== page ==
Regarding improvement of social support from family members, it seems important that therapy for PWS should include family members (e.g., spouse, siblings, parents) in the process as much as possible. Recent research by Beilby, Byrnes, and Young (2012)  has analyzed relationships between PWS and their siblings and parents. Those authors conducted a mixed methods study, including 12 sibling dyads and their parents, and results indicated that some fluent siblings provide emotional support and are involved in the treatment of the sibling who stutters. However, some fluent siblings have misunderstandings about the nature and causes of stuttering, can become annoyed and embarrassed about the stuttering of the sibling, report receiving less parental attention than the sibling who stutters, and perceive that feelings about the sibling who stutters are never discussed with the parents. In addition, Lau, Beilby, Byrnes, and Hennessey (2012)  conducted semistructured interviews with 10 school-age children who stutter. The results of that study indicated that some parents can give general and unhelpful advice to their children who stutter to improve fluency (e.g., breath, slow down, or start the sentence again). Some of the participants thought that how their parents tried to intervene to reduce stuttering was frustrating and highly disruptive (e.g., finishing sentences for the child).
Although the two previous studies described focused on school-age children who stutter rather than adults, the findings may also be relevant for older PWS. For example, a number of strategies could be included in therapy to modify the family interaction regarding stuttering, including sibling or parent education as to the causes of stuttering, suggestions to parents that include providing an equal amount of attention to all of the children in the family, being open to discussing sibling feelings about stuttering, and offering helpful ways to address stuttering that will not be perceived as disruptive by the PWS. If the PWS feels comfortable discussing his or her stuttering with family members, educating them about stuttering, and demonstrating therapy techniques to them, this may have the effect of increasing perceived support from those family members regarding stuttering. Future research should explore these issues.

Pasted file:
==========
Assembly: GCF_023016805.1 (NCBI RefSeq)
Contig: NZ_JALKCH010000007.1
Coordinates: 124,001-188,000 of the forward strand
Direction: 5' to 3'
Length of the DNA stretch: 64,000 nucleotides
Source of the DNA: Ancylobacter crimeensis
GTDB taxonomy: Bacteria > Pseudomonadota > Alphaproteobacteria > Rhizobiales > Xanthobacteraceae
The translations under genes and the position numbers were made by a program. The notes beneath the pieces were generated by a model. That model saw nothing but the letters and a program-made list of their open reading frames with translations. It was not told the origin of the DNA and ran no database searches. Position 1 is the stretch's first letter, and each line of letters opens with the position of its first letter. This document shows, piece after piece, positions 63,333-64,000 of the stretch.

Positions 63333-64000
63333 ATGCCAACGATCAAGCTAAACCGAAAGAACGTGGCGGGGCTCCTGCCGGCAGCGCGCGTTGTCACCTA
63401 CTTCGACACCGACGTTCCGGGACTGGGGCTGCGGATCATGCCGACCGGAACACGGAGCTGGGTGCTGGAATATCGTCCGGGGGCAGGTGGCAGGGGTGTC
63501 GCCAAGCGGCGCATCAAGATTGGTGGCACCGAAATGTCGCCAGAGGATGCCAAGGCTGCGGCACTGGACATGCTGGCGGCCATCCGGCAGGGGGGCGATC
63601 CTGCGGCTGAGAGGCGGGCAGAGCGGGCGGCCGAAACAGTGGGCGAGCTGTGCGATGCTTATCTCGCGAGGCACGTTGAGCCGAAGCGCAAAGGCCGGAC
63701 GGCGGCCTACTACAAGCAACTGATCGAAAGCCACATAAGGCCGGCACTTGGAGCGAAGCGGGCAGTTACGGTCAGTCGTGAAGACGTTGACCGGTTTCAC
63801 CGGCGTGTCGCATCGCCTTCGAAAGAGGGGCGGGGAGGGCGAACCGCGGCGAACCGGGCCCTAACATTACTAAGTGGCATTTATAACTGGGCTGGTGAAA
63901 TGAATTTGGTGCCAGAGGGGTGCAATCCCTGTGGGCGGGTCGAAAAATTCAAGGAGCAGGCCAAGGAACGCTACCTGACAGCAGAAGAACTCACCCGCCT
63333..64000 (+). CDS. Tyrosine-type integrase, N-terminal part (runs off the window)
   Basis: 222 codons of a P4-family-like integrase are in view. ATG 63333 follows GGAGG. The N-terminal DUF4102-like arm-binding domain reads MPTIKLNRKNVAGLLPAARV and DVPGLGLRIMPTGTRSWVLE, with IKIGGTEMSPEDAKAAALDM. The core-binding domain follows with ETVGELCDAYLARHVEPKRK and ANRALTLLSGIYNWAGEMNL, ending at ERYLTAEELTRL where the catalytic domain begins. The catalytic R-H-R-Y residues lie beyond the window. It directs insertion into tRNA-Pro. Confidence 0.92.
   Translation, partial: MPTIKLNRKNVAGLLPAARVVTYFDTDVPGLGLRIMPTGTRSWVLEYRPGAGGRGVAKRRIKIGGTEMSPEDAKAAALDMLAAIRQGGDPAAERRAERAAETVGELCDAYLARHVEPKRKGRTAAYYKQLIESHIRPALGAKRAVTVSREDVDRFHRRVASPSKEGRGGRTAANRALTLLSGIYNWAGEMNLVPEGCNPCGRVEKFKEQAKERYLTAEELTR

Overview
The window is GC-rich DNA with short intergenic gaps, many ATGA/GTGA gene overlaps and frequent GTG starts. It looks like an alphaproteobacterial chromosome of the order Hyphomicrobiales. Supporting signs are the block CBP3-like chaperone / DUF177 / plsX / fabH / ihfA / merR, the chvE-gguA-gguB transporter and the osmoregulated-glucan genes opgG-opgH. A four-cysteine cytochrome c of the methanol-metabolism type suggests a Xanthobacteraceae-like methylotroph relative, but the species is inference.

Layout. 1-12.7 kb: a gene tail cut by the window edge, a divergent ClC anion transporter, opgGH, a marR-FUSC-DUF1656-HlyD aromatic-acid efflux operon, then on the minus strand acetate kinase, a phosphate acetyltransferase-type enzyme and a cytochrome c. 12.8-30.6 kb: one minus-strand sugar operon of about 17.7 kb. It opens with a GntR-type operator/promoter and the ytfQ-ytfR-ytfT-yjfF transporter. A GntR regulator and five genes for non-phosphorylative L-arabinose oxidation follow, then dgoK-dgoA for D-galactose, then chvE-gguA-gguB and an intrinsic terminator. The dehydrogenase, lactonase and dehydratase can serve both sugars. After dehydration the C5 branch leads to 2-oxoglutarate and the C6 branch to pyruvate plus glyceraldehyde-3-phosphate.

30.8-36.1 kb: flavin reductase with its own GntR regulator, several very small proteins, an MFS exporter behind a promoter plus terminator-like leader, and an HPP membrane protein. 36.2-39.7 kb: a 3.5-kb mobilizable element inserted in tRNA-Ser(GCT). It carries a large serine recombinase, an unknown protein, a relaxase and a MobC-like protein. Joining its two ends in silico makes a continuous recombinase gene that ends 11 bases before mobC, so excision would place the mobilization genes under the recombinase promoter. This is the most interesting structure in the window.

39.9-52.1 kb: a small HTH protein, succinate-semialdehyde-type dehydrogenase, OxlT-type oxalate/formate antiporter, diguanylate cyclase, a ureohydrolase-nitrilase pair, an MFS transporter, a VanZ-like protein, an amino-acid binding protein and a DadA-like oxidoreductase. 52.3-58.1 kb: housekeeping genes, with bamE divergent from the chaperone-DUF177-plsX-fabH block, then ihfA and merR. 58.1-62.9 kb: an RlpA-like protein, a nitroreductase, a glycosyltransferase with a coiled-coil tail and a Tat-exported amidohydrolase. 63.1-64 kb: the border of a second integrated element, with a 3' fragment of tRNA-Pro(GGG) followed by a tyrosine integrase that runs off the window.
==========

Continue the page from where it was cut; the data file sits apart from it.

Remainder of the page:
There are limitations to this study. First, the sample was obtained through therapy and SHSG networks. Therefore, this study likely overrepresented PWS who have sought help for their stuttering, and findings may not be generalizable to all PWS, especially those who have not reached out for external support. Second, there are possibly other factors not addressed in this study that are relevant to quality of life in adults who stutter, including physical health and fitness, employment and income, and emotional function. Nevertheless, it does appear that a large amount of variance in quality of life is accounted for using empowerment (especially in the self-esteem/self-efficacy component) and social support (especially from the family), and so these variables are important to consider. Third, the data presented in this study are correlational, and statements of causal determination cannot be made.
Further investigations should continue to determine factors that protect PWS from the negative consequences of stuttering (Craig et al., 2011). Future research designs could implement prospective designs that measure changes in empowerment and social support over time. Future studies should also investigate comparisons between different SHSG organizations for stuttering and comparisons between attending local and national meetings and conferences for stuttering. Also, although prior treatment was related to higher quality of life in this study, the specific types of treatment that participants were involved in is not known. Therefore, examining the effects of different types of treatment (e.g., fluency shaping, stuttering modification, hybrid approaches) on quality of life seems important to investigate. Finally, it will be useful to investigate the impact of a variety of methods for social and community engagement in PWS. For example, PWS are now connecting with one another digitally on Facebook, podcasts, Twitter, and Google Chat. It would be valuable to determine the relationship between these different types of social activity and psychological well-being in PWS.